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TGV Ouigo 2013 logo.svg
SNCF OUIGO TGV Dasye 761 Marseilles - Paris.jpg
A ouigo train
Franchise(s)Wholly owned subsidiary of SNCF
Main station(s)Marne-la-Vallée,
Lyon Saint-Exupéry, Montpellier, Marseille Tourcoing, Rennes, Nantes
Other station(s)Lyon Part-Dieu, Lyon Perrache, Valence, Nîmes, Avignon, Aix en Provence, TGV Haute-Picardie, Aéroport Charles de Gaulle, Massy TGV, Le Mans and Angers-Saint-Laud.
Stations called at18
Parent companySNCF
Ouigo services
Haute-Picardie TGV
Le Mans
Charles de Gaulle Airport RER
RER Paris-Massy TGV
Marne-la-Vallée–Chessy RER
Lyon Saint-Exupéry Lyon-Saint Exupéry Airport
Valence TGV
Avignon TGV
Aix-en-Provence TGV


Ouigo (French pronunciation: ​[wiˈɡo]) is a French low-cost high-speed train service headquartered in Marne-la-Vallée offering long-distance services on core routes of the French rail network, albeit mostly between secondary stations. It is an independent subsidiary of the French national rail company SNCF and also utilizes some of their TGV trainsets.


The service was announced by the head of SNCF, Guillaume Pepy on 19 February 2013,[1] and it was launched on 2 April of the same year. Unlike Europe's relatively liberalized airline market (open skies), high speed railways in France are a monopoly owned and operated by the government. However ongoing talks about high speed railways liberalization, targeted for as early as December 2019, and competition from low-cost airlines, as well as the anticipation of a deregulation of the intercity bus market as had happened in Germany the previous year and would occur shortly thereafter in France, led to the creation in 2013 of the Ouigo service.[2][3][4]

In the few months between announcement to the commencing of journeys, Ouigo has sold 200,000 tickets and its website has been visited by over 2 million times.[5] On 12 September 2013, SNCF announced that a milestone of sales of over one million tickets have been sold. They also mentioned that of those tickets being sold, 35% were sold for less than €35.[6] On 1 April 2014, SNCF announced that Ouigo in the last year has sold over 2.5 million tickets, of which 80% were 25 euros or less. It also announced that its website has had traffic of 10 million visits.[7]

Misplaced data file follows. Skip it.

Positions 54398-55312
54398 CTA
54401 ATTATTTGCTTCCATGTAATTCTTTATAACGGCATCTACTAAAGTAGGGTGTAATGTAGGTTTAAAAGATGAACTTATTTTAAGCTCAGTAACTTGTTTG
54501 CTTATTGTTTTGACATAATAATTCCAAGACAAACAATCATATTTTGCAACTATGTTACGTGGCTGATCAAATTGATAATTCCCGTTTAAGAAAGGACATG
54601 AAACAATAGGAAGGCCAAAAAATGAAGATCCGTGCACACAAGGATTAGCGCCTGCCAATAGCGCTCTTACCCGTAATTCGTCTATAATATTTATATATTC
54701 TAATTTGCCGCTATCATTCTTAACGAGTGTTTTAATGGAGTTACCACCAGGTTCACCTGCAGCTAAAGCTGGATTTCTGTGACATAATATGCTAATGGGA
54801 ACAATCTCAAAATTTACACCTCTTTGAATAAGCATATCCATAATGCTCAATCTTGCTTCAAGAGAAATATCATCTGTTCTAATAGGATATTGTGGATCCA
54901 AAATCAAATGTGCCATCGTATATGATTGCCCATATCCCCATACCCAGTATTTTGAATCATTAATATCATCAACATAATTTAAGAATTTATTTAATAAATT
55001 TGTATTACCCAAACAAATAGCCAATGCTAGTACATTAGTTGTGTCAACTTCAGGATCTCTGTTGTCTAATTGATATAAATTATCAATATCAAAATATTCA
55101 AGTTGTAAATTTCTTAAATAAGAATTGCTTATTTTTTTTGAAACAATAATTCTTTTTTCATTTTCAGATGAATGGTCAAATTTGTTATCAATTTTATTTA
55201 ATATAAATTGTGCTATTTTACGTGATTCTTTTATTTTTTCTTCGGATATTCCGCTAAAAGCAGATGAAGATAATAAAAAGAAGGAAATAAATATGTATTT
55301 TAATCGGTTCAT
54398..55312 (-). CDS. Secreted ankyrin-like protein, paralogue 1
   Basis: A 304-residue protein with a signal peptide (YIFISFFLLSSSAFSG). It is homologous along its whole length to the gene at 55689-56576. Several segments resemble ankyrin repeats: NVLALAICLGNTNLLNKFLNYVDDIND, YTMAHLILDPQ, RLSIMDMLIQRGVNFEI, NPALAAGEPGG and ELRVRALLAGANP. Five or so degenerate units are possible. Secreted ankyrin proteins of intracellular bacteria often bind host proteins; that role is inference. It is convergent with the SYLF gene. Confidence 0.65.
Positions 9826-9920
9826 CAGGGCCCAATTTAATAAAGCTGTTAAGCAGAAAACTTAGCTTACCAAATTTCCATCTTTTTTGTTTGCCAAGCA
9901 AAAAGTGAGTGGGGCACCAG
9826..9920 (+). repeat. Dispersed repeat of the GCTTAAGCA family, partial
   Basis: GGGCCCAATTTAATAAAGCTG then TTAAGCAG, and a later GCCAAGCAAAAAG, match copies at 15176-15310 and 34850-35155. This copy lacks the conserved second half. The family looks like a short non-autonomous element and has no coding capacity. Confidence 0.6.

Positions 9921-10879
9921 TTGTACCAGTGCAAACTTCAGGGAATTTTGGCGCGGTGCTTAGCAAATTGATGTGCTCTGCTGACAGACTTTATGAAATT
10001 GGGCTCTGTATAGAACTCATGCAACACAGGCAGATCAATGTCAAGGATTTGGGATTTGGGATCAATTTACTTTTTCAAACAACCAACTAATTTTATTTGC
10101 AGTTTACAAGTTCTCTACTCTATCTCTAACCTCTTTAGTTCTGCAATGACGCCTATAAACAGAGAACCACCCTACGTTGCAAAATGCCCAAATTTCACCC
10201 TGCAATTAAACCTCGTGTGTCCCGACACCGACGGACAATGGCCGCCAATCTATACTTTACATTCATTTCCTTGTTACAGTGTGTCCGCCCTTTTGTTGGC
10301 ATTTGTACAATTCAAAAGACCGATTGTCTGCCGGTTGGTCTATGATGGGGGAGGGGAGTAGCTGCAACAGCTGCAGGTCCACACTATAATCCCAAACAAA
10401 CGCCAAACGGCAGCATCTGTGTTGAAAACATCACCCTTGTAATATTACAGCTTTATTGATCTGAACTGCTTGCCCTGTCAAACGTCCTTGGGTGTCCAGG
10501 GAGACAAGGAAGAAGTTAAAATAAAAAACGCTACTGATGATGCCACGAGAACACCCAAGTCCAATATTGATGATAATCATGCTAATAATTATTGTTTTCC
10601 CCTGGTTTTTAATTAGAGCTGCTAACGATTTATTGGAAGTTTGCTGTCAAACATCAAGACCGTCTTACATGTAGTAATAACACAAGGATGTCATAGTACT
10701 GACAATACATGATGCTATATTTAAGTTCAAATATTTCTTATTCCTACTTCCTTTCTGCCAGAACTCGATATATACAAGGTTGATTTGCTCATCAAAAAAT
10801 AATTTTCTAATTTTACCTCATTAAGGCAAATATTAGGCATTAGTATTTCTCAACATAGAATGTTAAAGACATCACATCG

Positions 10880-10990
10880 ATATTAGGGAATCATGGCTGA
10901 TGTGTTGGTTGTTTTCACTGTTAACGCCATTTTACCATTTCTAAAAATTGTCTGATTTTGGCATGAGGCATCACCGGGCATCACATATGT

On 3 September 2015, SNCF announced new Ouigo services for start of first quarter of 2016, linking Tourcoing (near Lille) with Lyon-Part-Dieu, Nantes and Rennes, with intermediate stops in TGV Haute-Picardie, Aéroport Charles de Gaulle, Massy TGV, Le Mans and Angers-Saint-Laud. Tickets would be available from the 17 November 2015 [8][9] It was later announced that Ouigo would be serving it new destinations on the 13 December 2015.[10]

In March 2016, one of SNCF's international companies, Thalys, launched a similar low-cost international service between Paris and Brussels called IZY on 3 April 2016.

In an interview with CNN's Business Traveller, Guillaume Pepy hopes that if Ouigo is successful, he hopes to expand and in the future provide services beyond France to Brussels, Amsterdam and London.[11] SNCF has said it hopes to also offer services to south west by 2017, principally Bordeaux.[12]

OuiGo passengers
Source Les Echos[13]


The idea of service is based on low-cost airlines such as Ryanair and EasyJet; accordingly, Ouigo operates the following practices:

  • Tickets can only be bought on-line through a dedicated website or mobile app, not from ticket machines, ticket counters or through the regular SNCF website. Since October 2013, customers can also book tickets via the non-affiliated booking agent Captain Train.[14] They must be purchased at least 4 hours in advance of the journey. Four days before passengers' travel, they receive an e-mail of the ticket which they may print out at home, or they may use the mobile app to access the e-ticket.
  • Ouigo uses modified double-decker TGV Duplex trains, which are single 2nd class made up of either 2x2 or 3x1 abreast, and lack a buffet car. This leads to the train carrying up 1200 passengers, which is 20% more passengers than regular TGV Duplex trains. They also lack reclining seats.
  • Similar to some low-cost airlines, whilst a piece of hand luggage (maximum size, 35 cm×55 cm×25 cm) is allowed free of charge, larger bags must be paid for.
  • Like the low-cost carriers' use of secondary airports like Paris-Beauvais instead of major airports like Paris-Charles de Gaulle, the company uses some non-major railway stations like Marne-la-Vallée for Paris instead of Paris-Gare de Lyon, Tourcoing for Lille and Lyon Saint-Exupéry for Lyon. The reason for this is that like low-cost carriers which use secondary airports due to lower fees, Ouigo uses the outgoing stations due to lower fees imposed by the rail network company, SNCF Réseau.
  • The trains carry fewer staff, which like low-cost airlines are tasked to do basic maintenance of the train as well as serving passengers.
  • The company sweats its assets by using the trains for up to 13 hours a day, compared to just seven on a regular TGV.
  • Like some low-cost air carriers, the only way customers can contact the company is via their website. There is no customer service phone number or e-mail address.[15]

Fare structure[edit]

Adult fares can vary from as little as €10 to a maximum of €115 per journey depending on the time of the journey and how far it is booked in advance. Supplementary fees are as follows:

  • Children that are 11 or under, a flat fee of €5 is charged no matter the journey.